Letters for November 1, 2018

Modern times

Lady Liberty in chains: I’m going to have a conversation with my college-aged daughter about personal freedom and the insipid crawl towards population control. Things that are presented as innocuous and sometimes even helpful and convenient must be deeply scrutinized before allowed to become norms—and sometimes even legal requirements—in our society.

Some of the top contenders are questionable constitutional practices such as National Security Agency eavesdropping, arrest-and-hold without any court involvement, attempts to limit peoples’ ability for self defense (stringent gun laws), radio frequency identification (RFID) chipping, cashless society, free DNA cataloguing (nothing is free).

What are the possible costs to our personal freedoms and those of our descendents? Remember, if you can think of a way to abuse any of these—or other personal right infringements—then others can and eventually will instigate that abuse. Even though you may trust the institution implementing said intrusions, institutions can change from good to evil. The quote “The road to hell is paved with good intentions” has never seemed more pertinent.

An example comes to mind. I remember a public relations piece stating that with the new-found liberties of our intelligence organs (part of the PATRIOT Act), more consumer fraud has been caught and convicted than ever before. I’m not saying the fraudulent shouldn’t be punished, I’m saying the PATRIOT Act—which was, by law, narrowly targeted at terrorism—was obviously being abused and no one seemed to notice. It raises the question, in what other ways unbeknownst to us has this illicitly gathered information been used, (possibly to the profit of some and the detriment of many?

Before making any decisions based on a knee-jerk emotional response, always remain vigilant about abridgments of our freedoms, however small and trivial they may seem.

Keep in mind there are professional propagandists who are quite adept at swaying the public’s image of things. I would love to see an amendment in the U.S. Constitution safeguarding our right to privacy, stating that “It shall not be infringed upon” rather than having the constitution only allude to it. Plain English might make the Supreme Court think twice before allowing many of these injustices to prevail.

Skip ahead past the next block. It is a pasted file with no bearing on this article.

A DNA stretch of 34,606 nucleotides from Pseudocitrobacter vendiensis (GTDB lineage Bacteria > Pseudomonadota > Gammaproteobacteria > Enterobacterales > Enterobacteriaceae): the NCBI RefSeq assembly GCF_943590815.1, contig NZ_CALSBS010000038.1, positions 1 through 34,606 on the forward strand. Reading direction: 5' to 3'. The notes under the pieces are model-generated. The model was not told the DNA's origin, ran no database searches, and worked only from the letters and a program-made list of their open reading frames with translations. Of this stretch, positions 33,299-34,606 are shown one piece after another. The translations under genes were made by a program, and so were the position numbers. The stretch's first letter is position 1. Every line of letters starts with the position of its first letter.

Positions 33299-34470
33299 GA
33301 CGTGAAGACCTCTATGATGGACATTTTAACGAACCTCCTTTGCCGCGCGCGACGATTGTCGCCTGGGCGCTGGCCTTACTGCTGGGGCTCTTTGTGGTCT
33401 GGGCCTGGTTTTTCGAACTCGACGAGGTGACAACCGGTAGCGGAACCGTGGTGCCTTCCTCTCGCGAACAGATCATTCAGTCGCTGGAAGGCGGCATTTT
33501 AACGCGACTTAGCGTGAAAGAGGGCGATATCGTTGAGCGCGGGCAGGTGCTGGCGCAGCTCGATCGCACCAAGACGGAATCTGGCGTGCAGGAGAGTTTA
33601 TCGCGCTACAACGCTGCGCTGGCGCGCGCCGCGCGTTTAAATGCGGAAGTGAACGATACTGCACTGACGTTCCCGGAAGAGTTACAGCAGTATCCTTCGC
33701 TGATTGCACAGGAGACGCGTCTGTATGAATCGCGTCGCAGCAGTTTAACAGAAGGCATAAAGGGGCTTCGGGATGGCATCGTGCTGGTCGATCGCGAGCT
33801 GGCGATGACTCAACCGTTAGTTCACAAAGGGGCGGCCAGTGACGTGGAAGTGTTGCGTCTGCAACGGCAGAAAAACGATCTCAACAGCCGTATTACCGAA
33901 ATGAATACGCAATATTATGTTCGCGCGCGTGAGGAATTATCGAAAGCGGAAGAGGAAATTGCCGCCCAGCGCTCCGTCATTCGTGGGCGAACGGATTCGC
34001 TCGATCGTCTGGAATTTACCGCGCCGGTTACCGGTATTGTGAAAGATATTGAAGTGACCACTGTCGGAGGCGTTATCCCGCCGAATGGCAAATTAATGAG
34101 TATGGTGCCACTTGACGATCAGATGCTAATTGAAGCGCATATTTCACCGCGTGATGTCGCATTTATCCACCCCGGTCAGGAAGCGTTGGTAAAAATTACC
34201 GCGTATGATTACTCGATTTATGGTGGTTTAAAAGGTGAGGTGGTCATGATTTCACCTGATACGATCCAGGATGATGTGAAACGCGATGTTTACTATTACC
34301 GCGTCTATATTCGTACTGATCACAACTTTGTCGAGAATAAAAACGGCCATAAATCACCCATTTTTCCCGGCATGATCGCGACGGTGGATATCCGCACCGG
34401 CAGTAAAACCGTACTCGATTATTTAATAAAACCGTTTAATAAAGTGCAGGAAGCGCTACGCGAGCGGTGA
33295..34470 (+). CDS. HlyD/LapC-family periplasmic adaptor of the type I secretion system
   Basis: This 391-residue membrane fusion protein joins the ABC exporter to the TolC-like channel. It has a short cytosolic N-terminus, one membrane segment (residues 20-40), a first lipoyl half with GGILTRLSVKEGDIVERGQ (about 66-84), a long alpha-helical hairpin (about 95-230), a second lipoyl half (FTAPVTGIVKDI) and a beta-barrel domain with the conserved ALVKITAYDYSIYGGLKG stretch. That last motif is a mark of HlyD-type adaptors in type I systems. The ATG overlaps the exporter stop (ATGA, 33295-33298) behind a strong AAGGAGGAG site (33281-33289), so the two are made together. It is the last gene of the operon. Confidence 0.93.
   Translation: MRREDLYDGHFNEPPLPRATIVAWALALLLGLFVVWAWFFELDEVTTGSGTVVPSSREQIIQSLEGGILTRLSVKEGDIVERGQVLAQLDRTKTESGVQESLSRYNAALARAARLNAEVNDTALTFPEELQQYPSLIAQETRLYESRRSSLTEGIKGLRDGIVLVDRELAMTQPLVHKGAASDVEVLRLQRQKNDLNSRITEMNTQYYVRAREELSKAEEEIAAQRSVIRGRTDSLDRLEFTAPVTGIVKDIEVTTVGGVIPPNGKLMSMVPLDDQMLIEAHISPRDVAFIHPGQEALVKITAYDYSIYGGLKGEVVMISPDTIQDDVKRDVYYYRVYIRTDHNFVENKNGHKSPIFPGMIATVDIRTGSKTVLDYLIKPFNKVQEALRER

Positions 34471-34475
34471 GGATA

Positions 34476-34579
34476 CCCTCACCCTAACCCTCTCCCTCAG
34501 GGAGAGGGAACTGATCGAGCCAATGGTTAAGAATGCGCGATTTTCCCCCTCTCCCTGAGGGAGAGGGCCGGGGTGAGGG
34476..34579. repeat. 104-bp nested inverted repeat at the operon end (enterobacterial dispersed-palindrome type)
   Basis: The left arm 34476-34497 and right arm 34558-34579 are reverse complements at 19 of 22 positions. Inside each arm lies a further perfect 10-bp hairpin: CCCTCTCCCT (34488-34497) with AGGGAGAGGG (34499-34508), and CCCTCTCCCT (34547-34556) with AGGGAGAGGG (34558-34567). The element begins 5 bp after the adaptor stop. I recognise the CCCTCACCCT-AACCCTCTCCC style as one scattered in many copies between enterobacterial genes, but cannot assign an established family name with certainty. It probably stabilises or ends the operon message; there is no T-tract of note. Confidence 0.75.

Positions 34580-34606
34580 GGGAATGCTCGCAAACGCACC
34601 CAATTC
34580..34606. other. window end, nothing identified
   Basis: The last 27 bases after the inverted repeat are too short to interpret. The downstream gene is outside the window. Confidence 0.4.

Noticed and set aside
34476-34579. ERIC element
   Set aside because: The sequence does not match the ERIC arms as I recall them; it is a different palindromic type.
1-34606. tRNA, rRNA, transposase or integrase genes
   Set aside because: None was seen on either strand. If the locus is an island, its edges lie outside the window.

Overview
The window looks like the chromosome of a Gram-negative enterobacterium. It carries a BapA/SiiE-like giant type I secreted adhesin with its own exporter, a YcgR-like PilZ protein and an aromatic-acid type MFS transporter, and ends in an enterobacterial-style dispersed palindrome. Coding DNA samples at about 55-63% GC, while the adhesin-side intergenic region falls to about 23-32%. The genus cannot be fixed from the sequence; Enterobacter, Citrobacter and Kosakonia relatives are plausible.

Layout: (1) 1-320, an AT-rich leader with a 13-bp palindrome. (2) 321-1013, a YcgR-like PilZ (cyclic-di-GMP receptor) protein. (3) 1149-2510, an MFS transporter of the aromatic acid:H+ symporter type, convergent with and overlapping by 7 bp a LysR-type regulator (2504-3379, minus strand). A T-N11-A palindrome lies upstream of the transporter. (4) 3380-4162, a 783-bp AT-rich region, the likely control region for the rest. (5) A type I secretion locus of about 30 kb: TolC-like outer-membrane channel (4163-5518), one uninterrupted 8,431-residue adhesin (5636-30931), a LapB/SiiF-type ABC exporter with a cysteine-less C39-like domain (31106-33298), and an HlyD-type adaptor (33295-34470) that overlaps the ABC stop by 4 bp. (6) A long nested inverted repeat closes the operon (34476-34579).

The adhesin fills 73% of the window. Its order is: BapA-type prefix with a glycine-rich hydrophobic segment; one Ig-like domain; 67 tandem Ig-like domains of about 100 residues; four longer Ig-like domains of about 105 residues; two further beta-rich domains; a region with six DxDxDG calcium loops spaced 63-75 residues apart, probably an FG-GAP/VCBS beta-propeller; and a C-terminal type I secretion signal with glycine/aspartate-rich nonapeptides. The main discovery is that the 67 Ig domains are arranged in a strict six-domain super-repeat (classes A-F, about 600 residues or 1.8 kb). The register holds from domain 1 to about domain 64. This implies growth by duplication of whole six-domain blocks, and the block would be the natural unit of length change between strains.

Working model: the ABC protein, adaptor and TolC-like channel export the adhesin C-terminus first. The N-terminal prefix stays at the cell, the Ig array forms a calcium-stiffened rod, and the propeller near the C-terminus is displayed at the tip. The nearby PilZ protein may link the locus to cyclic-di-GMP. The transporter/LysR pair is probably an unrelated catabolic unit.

John Bogle


Family friend

As a longtime friend of the Laxalt family and multi-generational native Nevadan, I know them to be honorable, Basque Nevadans to their cores. The Laxalt families recently issued a statement in the Reno Gazette Journal, distancing themselves from gubernatorial candidate Adam Laxalt. Let’s be clear about this, the article comes from their love of Nevada and Nevadans.

Do your homework on Adam Laxalt’s origins. He appropriated his mother’s maiden name, Laxalt, while growing up in Virginia. He hopes this will help garner votes and power in his newly found Nevada home from those who remember the accomplishments of his historical grandfather, Paul Laxalt, a Nevada senator, governor, and presidential advisor to Ronald Regan. If that were not enough, there is also his great uncle Robert Laxalt, An award winning novelist, author of Sweet Promised Land and A Basque Hotel. These were two of Nevada’s brightest and accomplished men, raised humbly in northern Nevada.

In honor of their lives’ work, do not have the proverbial wool pulled over your eyes by a Koch brothers-funded sycophant. Honor the brothers Laxalt by examining what Nevada means to you, and vote from your heart—Battle Born.

Ronn M. Anacabe



Re “Growth” (news, Oct. 25):

In a photo caption, we identified Neena Laxalt as Monique Laxalt.

Re: “Red light, green light” (Arts&Culture, Oct. 25)

We identified University of Nevada, Reno professor and researcher Zong Tian as Wong Tian.

We apologize for both errors.